Meanwhile, ManpowerGroup’s seventh-annual Talent Shortage Survey indicated that 49 percent of U.S. employers are experiencing difficulty filling mission-critical positions within their organizations.

Something’s got to give.

For many students, a one- or two-year technical college degree is a safer bet for gainful employment.

Despite Wisconsin’s current economic challenges, a new survey of 2011 Wisconsin Technical College System (WTCS) graduates revealed 88 percent of graduates were employed within six months of graduation and most of them (71 percent) were employed directly in their field of study.

According to the system’s annual Graduate Follow-up Report, 86 percent of respondents indicate they are working in Wisconsin. The WTCS includes 16 technical college districts throughout Wisconsin, including the Milwaukee Area Technical College (MATC).

“This is a bright spot in Wisconsin’s economy,” said Dan Clancy, president of the WTCS. “Our graduates are employed within Wisconsin’s borders and are contributing to the economic recovery in our state. The results show that the curriculum aligns with industry skill needs and that employers value our graduates’ abilities.”

The technical colleges attribute their success in large part to advisory committees established in each program area. The committees are comprised of local business and industry representatives in their respective fields. They advise the colleges on various matters based on first-hand knowledge of supply and demand in addition to skills desired for today’s job market.
The median salary for all new tech graduates is $31,822, with those earning associate degrees receiving a median salary of $36,033.

The fields with the highest median starting salaries are utilities engineering technology, technical studies-journey worker, fire science, biomedical electronics, automated manufacturing systems technician and applied instrumentation and process control automation. Several program areas have median starting salaries of $60,000 or higher.

Nancy Merrill, policy advisor and federal relations officer for the WTCS, noted some of the hottest degree programs, as documented in the new report:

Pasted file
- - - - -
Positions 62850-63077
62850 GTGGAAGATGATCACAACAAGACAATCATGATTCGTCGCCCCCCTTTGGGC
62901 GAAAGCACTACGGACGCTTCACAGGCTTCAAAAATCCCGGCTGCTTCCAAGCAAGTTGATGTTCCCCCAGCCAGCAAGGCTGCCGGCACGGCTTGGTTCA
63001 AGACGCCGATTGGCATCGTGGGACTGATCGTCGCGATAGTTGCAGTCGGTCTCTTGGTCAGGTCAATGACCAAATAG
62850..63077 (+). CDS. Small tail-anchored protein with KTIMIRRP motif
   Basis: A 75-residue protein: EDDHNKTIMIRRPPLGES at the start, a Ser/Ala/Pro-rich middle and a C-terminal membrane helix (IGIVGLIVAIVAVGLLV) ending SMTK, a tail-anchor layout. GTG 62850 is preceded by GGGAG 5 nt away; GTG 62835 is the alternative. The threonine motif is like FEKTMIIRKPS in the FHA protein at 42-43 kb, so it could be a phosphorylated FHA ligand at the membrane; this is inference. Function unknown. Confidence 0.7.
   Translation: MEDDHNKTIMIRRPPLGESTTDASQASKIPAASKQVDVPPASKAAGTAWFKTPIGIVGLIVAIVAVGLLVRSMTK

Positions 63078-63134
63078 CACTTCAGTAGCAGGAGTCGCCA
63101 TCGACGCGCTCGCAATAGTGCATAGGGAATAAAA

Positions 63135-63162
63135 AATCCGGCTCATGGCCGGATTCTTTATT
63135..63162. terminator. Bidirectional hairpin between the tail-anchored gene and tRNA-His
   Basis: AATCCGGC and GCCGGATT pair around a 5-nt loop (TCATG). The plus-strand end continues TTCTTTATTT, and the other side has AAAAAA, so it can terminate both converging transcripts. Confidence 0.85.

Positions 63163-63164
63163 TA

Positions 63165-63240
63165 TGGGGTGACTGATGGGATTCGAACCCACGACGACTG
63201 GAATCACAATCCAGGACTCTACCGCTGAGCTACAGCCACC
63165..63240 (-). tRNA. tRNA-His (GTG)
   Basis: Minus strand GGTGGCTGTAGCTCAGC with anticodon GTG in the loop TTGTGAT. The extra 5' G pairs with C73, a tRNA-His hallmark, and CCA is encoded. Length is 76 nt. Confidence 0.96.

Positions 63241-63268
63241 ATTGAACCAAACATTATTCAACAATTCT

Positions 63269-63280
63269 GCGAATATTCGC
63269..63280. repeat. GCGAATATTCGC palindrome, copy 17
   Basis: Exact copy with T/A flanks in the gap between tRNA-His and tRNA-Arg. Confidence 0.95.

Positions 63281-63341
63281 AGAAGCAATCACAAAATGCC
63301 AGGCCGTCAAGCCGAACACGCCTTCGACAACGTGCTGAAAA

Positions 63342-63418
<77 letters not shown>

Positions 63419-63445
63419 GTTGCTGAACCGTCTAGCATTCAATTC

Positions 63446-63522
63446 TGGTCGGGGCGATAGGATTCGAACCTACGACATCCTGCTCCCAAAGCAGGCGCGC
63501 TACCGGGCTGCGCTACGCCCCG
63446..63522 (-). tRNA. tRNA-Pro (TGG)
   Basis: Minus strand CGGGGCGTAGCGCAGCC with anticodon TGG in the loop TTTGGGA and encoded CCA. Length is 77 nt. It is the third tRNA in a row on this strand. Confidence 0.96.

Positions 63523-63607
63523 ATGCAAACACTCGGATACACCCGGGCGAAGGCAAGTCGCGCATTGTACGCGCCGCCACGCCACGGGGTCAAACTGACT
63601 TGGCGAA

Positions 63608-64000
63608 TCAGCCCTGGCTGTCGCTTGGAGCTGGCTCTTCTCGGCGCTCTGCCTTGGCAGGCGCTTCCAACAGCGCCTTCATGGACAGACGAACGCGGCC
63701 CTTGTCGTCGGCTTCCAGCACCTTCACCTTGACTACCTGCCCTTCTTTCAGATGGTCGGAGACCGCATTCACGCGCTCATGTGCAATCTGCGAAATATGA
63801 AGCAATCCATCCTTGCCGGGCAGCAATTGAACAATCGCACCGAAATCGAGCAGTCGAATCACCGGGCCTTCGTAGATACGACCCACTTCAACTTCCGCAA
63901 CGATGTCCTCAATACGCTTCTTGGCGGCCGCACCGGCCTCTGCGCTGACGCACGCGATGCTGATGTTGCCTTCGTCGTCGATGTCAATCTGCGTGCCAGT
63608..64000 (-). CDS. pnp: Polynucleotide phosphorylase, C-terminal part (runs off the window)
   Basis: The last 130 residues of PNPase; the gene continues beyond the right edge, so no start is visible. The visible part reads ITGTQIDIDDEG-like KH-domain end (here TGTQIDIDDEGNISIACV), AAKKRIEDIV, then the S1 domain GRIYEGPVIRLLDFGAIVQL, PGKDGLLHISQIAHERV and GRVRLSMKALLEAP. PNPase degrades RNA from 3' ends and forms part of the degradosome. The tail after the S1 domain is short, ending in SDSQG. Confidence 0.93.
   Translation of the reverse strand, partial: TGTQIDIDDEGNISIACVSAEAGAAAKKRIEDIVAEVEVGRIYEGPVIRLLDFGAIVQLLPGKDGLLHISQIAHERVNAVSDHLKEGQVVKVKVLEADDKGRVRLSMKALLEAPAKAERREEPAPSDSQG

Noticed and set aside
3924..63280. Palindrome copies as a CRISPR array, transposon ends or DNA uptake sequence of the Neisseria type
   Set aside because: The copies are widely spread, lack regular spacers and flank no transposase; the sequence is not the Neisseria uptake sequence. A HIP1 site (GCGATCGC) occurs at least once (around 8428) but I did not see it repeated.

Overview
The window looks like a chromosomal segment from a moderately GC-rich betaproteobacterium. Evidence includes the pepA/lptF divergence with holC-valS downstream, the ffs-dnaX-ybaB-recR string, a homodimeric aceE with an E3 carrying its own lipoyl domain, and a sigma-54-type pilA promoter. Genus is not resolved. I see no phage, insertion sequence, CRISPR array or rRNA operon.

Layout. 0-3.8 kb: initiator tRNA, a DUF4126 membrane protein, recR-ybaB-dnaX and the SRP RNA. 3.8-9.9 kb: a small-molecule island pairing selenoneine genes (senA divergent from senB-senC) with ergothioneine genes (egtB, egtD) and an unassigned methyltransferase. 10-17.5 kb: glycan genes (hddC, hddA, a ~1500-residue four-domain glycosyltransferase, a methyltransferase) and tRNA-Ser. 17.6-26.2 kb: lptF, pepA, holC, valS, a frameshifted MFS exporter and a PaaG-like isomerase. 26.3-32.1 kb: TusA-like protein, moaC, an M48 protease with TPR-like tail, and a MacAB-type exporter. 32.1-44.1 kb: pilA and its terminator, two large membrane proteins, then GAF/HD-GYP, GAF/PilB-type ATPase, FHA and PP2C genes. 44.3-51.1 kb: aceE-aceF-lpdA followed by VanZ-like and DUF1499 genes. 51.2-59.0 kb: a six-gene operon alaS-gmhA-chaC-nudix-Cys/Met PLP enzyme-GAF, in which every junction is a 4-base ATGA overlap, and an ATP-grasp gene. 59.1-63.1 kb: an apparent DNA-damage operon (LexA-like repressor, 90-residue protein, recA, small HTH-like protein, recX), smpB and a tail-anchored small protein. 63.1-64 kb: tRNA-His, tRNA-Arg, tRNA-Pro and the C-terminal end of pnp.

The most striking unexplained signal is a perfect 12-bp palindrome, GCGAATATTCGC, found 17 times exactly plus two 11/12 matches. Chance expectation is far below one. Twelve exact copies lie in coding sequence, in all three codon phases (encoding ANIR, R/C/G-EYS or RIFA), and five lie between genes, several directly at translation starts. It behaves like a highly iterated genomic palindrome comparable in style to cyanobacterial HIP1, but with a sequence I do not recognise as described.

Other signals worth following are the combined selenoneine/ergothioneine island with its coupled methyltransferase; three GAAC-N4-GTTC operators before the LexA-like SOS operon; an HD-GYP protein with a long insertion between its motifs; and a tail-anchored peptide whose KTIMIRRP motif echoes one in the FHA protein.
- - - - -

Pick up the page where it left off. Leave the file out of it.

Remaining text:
* 85 percent of IT-programmer/analyst graduates who responded were employed, with a median salary of $40,000.
* 100 percent of the logistics graduates who responded were employed, with a median salary of $49,000.
* 93 percent of dental hygienist graduates who responded were employed, with a median salary of $50,488.
* 96 percent of associate degree nursing graduates who responded were employed and reported a median salary of $47,836.

Among less-than-one-year and one-year technical program graduates, 89 percent of practical nursing graduates who responded indicated they were employed, with a median annual salary of $33,745 while 76 percent of air conditioning, refrigeration and heating graduates were employed with a median salary of $32,238.

“In total, as noted in the graduate follow-up report, 45 programs had graduates who reported median annual salaries of $40,000 or more approximately six months after graduation,” Merrill said. “In short, the graduate follow-up study proves that the WTCS works for both Wisconsin businesses and Wisconsin students.”

From “Local Weld Fixture Company Welcomes New Intern” – Rentapen Inc., the weld fixture specialists, located in Waukesha, hires intern from Waukesha County Technical College.

Rentapen is involved with WCTC’s Internship Program, which is an opportunity for companies to hire students for a period of time in order for the students to gain more workforce experience.